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Do new gas water heaters have safety features that shut off the gas valve if they over heat? I have one that the pilot will be off and water all around the tank but we cannot find out where the water is coming from. The exhaust is tied in with the gas furnace, I am wondering if there's some extra heat from the furnace causing high heat in the water heater?

  • Is the T&P valve opening? Are there signs the tank itself is leaking? – ThreePhaseEel Jan 2 '17 at 19:15
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Thanks for the input, we figured this one out. Because we could not find a leak in the tank and the T&P valve was not leaking we were a little baffled. When this unit was installed it was so tall we had to actually dig a hole in the crawl space about 1' deep. This hole was filling up with water. Since we are in a group of 5 townhomes we figured out the water was come from 3 homes away due to a broken water line, thus filling up the hole our water heater is in to the point it would prevent enough oxygen to keep the pilot and burner from working. This is one of those crazy things that makes you think outside of the box.

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Some water heaters have a safety feature in the combustion chamber that will shut off the gas if it overheats. See here for more info: How does Thermal Release Device (TRD) work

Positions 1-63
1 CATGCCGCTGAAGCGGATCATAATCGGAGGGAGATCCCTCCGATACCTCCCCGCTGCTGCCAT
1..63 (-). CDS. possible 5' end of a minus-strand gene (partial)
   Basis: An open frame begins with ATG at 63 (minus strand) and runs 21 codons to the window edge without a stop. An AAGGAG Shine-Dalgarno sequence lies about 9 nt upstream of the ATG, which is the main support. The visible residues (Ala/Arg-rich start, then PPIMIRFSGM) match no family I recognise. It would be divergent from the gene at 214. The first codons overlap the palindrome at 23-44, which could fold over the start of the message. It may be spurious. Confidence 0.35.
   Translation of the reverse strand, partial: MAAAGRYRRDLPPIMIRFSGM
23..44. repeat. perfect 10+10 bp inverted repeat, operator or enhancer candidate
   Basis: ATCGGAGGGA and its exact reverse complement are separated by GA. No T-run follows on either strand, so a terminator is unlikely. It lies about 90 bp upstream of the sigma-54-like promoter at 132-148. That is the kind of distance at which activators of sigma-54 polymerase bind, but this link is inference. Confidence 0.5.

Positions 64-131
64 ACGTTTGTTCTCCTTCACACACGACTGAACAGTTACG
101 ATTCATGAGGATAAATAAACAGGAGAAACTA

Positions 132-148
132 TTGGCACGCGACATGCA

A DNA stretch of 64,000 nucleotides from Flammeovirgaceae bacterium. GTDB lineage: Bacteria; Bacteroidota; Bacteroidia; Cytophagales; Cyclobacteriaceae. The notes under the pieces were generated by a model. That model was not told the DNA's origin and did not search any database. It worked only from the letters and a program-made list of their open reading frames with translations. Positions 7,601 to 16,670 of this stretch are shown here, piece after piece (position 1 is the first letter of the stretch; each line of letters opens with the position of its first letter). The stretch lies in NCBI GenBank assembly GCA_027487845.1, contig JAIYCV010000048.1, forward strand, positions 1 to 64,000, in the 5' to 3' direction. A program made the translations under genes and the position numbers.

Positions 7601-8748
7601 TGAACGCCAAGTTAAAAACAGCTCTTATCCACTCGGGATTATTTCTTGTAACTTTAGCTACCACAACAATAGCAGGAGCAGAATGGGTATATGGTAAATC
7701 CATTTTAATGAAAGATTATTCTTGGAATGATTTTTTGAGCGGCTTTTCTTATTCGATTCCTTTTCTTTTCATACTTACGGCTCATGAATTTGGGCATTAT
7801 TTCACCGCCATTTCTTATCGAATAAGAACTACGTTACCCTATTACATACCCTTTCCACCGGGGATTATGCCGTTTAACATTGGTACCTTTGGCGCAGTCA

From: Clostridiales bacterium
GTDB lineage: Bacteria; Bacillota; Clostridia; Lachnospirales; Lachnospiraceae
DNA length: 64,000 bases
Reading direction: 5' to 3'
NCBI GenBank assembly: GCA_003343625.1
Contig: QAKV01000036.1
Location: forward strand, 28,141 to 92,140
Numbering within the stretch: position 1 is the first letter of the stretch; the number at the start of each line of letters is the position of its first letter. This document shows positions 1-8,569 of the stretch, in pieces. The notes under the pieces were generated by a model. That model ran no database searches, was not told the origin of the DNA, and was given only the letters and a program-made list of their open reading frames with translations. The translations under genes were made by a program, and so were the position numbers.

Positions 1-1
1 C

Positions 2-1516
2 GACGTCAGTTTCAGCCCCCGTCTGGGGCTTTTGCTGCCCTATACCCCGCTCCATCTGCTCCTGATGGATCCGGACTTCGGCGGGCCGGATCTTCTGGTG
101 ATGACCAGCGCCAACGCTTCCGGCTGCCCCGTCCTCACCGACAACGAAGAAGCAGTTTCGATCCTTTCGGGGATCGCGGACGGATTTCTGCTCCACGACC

As for water being around the water heater, I'd go with what ThreePhaseEel commented. If it's not leaking, then it's probably the Temperature and Pressure (T&P) relief valve. Here is a picture of the T&P relief valve: http://f.tqn.com/y/homerepair/1/W/F/5/-/-/T_P_Valve.jpg

If it is your T&P valve leaking, this question has a bit more information on why it might be leaking: What causes a water heaters relief valve to discharge water?

Also, if you have water all around the floor, that says to me that you don't have a drain pan installed. Seriously consider doing this. Code requires it. If you don't, you'll be wishing you had it if your subfloor starts to rot because water is seeping into it.

  • How do you put in a drain pan with the water heater already in place? – Jim Stewart Jan 2 '17 at 22:11
  • @JimStewart You'd have to disconnect everything, in addition to installing some kind of drain. It's definitely a huge PITA. But replacing a floor that's been rotting away is a much bigger PITA. This is just my opinion, not knowing how your house is constructed so your situation might be different. – majikman Jan 2 '17 at 22:21
  • @JimStewart btw, if you're just careful for the next few years, make sure you maintain your water heater and you can have the drain pan installed when you replace the water heater. – majikman Jan 2 '17 at 22:25

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